In order for you to exclusively enjoy or have the exclusive right over the income derived from your inherited property, the person who gave you the inheritance must explicitly state in a written and signed document that income from the inherited property will form part and is included as your inheritance from that person.
|Protecting Yourself||Banks only keep records for seven years, and anything beyond that can be difficult to obtain during a divorce. Keep track of your investments, mortgages, bank fees, taxes, and other related documents to trace the inheritance back to its origin. It’s crucial for your divorce case and protecting your assets. It’s also possible to enter into a prenuptial or cohabitation agreement that clearly states the origin of the inheritance to protect an increase in value against an equal division during a separation or divorce.|
Did you know?“Getting into a prenuptial agreement or marriage contract is one of the best ways to keep your assets and money safe before a divorce.”
Protecting Your Inheritance with Lisa Gelman
Usually, the options you have for protecting and dividing your inheritances depend on particular circumstances. If you have questions about dividing an inheritance received by your spouse or protecting your inheritance, hire a lawyer. Gelman & Associates is a firm that handles both inheritance and divorce in Canada.
FAQs About Your Inheritance in Relation to Divorce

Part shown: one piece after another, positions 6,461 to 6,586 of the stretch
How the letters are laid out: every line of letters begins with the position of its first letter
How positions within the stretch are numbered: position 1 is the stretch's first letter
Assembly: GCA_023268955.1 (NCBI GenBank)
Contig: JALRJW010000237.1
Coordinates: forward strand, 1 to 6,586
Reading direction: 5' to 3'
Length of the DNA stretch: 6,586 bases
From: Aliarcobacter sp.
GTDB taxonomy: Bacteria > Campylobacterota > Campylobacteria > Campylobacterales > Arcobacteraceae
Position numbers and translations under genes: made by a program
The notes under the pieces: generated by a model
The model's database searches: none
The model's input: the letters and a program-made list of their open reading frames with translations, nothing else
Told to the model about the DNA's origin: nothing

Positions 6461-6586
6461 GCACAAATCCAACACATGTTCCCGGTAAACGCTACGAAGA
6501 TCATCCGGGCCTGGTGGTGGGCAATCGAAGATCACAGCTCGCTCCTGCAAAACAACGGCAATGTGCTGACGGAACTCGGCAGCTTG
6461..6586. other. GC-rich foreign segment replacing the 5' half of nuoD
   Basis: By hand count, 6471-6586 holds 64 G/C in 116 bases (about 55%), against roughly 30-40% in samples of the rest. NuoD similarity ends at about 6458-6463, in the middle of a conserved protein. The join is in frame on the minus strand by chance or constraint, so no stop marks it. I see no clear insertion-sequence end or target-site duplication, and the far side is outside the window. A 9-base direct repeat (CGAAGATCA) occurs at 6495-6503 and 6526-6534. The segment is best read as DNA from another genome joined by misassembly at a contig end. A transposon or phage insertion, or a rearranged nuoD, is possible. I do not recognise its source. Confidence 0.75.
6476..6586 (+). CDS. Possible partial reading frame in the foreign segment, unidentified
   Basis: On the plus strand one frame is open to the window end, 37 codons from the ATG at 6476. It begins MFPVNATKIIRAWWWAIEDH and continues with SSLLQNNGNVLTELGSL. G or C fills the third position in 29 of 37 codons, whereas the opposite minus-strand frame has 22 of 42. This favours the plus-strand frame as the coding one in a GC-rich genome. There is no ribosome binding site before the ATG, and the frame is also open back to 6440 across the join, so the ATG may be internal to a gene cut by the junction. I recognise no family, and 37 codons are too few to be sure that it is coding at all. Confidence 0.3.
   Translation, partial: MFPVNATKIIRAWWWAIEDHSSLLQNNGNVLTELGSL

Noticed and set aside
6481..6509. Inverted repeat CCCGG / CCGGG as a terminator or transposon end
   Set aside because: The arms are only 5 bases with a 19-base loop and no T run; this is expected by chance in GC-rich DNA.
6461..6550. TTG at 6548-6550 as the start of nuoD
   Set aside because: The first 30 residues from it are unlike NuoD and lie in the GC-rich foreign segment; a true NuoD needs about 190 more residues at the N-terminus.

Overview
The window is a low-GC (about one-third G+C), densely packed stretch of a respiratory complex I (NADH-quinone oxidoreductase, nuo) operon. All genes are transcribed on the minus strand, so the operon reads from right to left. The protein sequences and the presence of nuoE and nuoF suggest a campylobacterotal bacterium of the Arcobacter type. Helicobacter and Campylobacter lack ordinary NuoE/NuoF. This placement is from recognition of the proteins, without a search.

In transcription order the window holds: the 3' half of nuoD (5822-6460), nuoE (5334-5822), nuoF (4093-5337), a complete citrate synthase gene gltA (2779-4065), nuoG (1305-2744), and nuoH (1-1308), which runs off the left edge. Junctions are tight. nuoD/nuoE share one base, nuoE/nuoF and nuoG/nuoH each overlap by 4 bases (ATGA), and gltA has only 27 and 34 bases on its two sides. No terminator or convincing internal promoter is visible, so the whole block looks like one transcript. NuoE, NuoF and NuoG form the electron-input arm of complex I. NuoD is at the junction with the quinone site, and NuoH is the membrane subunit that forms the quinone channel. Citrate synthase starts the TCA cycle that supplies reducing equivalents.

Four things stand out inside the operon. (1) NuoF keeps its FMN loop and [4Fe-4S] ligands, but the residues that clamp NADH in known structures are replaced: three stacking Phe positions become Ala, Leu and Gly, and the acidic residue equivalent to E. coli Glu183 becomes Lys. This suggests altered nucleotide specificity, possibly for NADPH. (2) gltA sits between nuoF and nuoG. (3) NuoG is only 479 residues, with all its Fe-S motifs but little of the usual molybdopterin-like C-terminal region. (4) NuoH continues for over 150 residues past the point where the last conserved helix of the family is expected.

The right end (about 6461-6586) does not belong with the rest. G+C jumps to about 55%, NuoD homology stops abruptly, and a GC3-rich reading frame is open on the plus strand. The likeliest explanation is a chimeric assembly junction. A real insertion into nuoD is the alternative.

FAQ:HOW TO PROTECT YOUR INHERITANCE FROM DIVORCE
Yes you can. What you can do now is for you and your wife to designate the second home as the matrimonial home, and register it as matrimonial home before the land registry office. After doing so, the first home that you purchased using your inherited money will no longer be considered a matrimonial home. In this case, you can now exclude the amount you paid to purchase the first home from the net family assets.
No. You cannot exclude an inherited property that was already used and no longer existing at the time of separation.
It depends on when you received the inherited property.
If you received the inherited property prior to the marriage, the value of that property will be based on its value as of the time of the marriage. Thus, if the car that you inherited was valued as $10,000 as of the time of marriage, and at the time of separation the value of that car depreciated to $5,000, the value that will be excluded from the net family assets/property is the $10,000.
If you received the inherited property during the marriage, the value of that inherited property will be based on its value at the time of separation. Thus, if the car that you inherited during the marriage was valued at $10,000 and at the time of separation it depreciated to the value of $5,000, the value that will be excluded from the net family assets/property is the depreciated value of $5,000.